Mark Zuckerberg, the 21-year-old Harvard dropout and founder of Facebook, the red-hot social-networking site, is sharing his plans for building a lasting business. Considering that he already runs the ninth most highly trafficked website in the U.S. and the most buzzed-about company in Silicon Valley this side of Google (GOOG), I should probably be paying closer attention. But as he drops in tidbits from his mentor, Washington Post CEO Donald Graham, about running a company for the long-term, my mind can’t help but wander—from his baby face to the golden retriever sleeping under a desk to Zuckerberg’s business card in my hand and its joyously irreverent message: “i’m CEO … bitch.”
The whole scene is a bit too 1999 for a dot-com veteran. But Zuckerberg (who was, of course, just hitting puberty back then) appears blissfully unaware of the clichés around him. He’s also preternaturally levelheaded—or coy. The word on the street is that his site could sell itself for hundreds of millions of dollars right now. But Zuckerberg is having none of it. “I know that Facebook’s valuation is higher now than it will be a year from now,” he says, suggesting that mammoth buyouts of companies like MySpace and Skype have blown air into a new Internet bubble. “But I don’t care. I suspect it won’t be this high for four years. I’m in this to build something cool, not to get bought.”
What’s so cool about Facebook? With six million members, it has become the website for in-the-know college and, more recently, high school students. Zuckerberg and some friends started the site in 2004 at Harvard, which previously didn’t have a face book (a directory of student ID pictures that classmates use to check each other out). Creating one online led to viral growth: Within two weeks, two-thirds of Harvard students had put up their photos and some information about themselves. After building the site to include 30 schools and 150,000 students, Zuckerberg moved to California to create a company.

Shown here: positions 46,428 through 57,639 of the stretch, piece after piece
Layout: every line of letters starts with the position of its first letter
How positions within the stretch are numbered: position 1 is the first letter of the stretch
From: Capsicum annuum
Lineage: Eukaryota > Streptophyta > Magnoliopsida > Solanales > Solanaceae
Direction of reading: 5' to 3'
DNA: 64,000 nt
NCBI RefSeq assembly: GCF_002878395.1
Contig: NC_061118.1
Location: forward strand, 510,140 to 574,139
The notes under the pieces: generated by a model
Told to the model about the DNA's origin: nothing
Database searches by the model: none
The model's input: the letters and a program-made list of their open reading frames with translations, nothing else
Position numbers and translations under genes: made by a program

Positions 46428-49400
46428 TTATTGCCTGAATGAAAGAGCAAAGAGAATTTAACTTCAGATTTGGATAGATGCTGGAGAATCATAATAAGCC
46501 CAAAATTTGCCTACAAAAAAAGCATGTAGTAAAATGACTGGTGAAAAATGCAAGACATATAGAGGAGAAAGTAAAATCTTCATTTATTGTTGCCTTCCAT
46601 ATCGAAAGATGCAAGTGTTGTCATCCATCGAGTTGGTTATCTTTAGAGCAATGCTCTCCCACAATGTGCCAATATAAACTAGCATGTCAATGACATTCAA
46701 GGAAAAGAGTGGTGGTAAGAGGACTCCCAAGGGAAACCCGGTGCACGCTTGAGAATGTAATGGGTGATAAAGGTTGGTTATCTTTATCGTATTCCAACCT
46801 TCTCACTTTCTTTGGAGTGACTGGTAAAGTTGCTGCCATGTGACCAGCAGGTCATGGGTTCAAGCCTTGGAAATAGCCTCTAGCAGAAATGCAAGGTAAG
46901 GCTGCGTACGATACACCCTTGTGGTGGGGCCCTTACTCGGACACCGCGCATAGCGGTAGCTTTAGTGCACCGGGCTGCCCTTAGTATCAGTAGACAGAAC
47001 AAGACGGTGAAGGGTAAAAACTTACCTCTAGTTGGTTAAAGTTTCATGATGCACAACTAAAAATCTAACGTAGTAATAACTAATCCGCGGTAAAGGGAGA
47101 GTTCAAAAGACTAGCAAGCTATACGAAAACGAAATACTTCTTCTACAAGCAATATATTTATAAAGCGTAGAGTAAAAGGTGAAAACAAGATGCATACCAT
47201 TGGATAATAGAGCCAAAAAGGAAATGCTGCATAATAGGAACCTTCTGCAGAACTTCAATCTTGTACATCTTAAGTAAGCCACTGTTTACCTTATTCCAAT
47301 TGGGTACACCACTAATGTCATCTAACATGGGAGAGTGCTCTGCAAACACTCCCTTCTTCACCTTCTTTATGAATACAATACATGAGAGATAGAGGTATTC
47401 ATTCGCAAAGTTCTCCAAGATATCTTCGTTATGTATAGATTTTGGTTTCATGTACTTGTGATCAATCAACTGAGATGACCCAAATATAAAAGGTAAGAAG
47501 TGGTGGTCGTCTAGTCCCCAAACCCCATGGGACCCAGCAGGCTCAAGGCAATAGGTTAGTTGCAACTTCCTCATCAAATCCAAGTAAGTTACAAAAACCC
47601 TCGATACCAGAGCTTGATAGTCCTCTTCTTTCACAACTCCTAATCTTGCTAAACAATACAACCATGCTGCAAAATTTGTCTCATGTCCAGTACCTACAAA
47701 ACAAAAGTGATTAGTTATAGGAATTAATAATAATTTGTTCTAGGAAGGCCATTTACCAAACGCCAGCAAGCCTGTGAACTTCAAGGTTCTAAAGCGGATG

Venture capitalists loved Zuckerberg’s pitch. Social-networking sites like Tribe and Friendster were already the rage, but Facebook had the advantage of a highly targeted youth audience. Peter Thiel, a co-founder of PayPal (PYPL) who runs his own investment firm in San Francisco, ponied up $500,000 to Facebook in late 2004. Accel Partners threw in $12 million this year, valuing Facebook at $100 million.
Zuckerberg has used the money for rapid expansion. Facebook (FB) now has users at 2,027 college campuses as well as some 22,000 high schools. Two-thirds of its users come back to the site every day, trolling through profiles of classmates and their friends. Facebook engineers recently added the ability to upload additional pictures; within weeks 15 million photos appeared. The only way to gain access to Facebook.com is with a dot-edu e-mail address. (High school students initially get invited by older friends.) That restricts the site to students and recent grads.
With all the buzz, Zuckerberg has been able to attract top talent, including executives from Amazon.com (AMZN), America Online, and Yahoo. He says Facebook is already profitable. Apple (AAPL), Electronic Arts (EA), and Geffen Records sponsor dedicated pages on the site. And with such high traffic, selling banner ads is a snap. As for the long-term growth plan? He’ll let you know when he’s ready … bitch.